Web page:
I want to know why

by Rebecca on December 17, 2012

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Truly I am still finding it difficult to discuss running in the wake of what happened in Connecticut.

We went to the track on Sunday and ran some laps, followed by some planks.

Today I went out and ran 8 miles, the whole time recounting the horror of that tragedy in my mind while simultaneously trying to figure out why it happened.

Over the next few weeks I am sure we will hear many theories, but I think it is most important to see the big picture, to see that the cause not only lies buried deep in Adam Lanza’s dysfunctional mind,  but also in the dysfunction of our society.

What I love about books like The Power of Habit by Charles Duhigg and Freakonomics by Levitt and Dubner, is that they teach us about root causes, about digging deep for answers. 

In the Power of Habit, Duhigg cites a study in which Paul O’Neill was able to correlate infant mortality and a hole in teacher education.  He found that if teachers had a better understanding of Biology, that they could pass on their knowledge to teenage girls, who could then use it to make better nutritional choices as pregnant women.  When that need was filled, the mortality rate went down.

In Freakonomics, we learned that a reduction in crime was correlated to the Roe v. Wade decision.

So I have a hunch that academics and authors alike will want to study in-depth the relationship between video games and brain chemistry.  Perhaps growing up in a virtual world is pre-disposing children with developmental disorders to psychotic episodes during their shaky post-adolescent years.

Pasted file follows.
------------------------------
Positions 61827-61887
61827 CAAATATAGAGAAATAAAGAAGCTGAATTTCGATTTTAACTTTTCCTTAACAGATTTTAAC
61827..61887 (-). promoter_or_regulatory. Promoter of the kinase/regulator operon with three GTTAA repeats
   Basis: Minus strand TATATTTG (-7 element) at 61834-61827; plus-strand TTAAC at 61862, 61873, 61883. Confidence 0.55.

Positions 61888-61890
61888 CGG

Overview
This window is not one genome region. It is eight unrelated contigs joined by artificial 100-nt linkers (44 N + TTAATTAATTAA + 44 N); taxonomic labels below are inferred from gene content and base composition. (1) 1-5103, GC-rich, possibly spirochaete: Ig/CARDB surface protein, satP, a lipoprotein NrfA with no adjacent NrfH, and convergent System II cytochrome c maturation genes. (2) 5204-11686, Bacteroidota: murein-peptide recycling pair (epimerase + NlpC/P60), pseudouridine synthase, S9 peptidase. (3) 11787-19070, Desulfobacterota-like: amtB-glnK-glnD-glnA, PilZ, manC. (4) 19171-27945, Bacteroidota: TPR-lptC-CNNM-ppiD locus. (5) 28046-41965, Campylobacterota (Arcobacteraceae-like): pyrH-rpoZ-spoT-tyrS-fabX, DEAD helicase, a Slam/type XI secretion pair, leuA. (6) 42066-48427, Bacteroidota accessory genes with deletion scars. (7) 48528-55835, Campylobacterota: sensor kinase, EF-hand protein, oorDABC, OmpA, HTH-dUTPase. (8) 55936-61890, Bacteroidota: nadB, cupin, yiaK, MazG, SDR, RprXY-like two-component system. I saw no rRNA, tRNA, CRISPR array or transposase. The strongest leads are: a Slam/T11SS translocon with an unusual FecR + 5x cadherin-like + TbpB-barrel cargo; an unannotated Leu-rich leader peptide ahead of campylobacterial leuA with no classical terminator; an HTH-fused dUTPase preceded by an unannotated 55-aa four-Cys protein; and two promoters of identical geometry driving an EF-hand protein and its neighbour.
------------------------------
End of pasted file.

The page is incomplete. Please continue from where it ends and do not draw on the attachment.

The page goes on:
Perhaps they will keep going back further to early-childhood parenting dysfunction, or to the relative comfort which technology provides, creating an environment where psychopaths  can grow and proliferate?  I don’t know. 

But I want to know.

I want to know why a mother of a mentally ill son would isolate herself?  Why did her ex-husband feel comfortable moving to another town, relinquishing his parenting duties of a mentally unstable young man to a slight woman who was a bit paranoid and high-strung? (Financial support is great, but she had bigger problems on her hands.)

I want to know why she was worried about a financial crisis so terrible that she needed five guns to protect herself and was also hoarding food.  Did paranoia run in the family?  And if her ex-husband knew that she was a part of the so-called “preppers” movement and had assault weapons in her home, did he not worry about her ability to provide a stable environment for their disordered son?

(He should have worried.  The thought of the two of them living alone with those guns makes me shudder. Where was the voice of reason?)

But we don’t know the whole story.  By all accounts everyone was doing their best, but sometimes parenting is so freaking hard that we have to go beyond our best.  We have to get it together and ask for help and change our lives.

We have to take away video games and computers and send our boys out to do hard stuff instead of living in strange fantasy worlds. 

We have to hold them when they are infants, get to know them, so that we will see the signs of unrest or distress when they are older.

We have to do whatever it takes so that this never, ever happens again.

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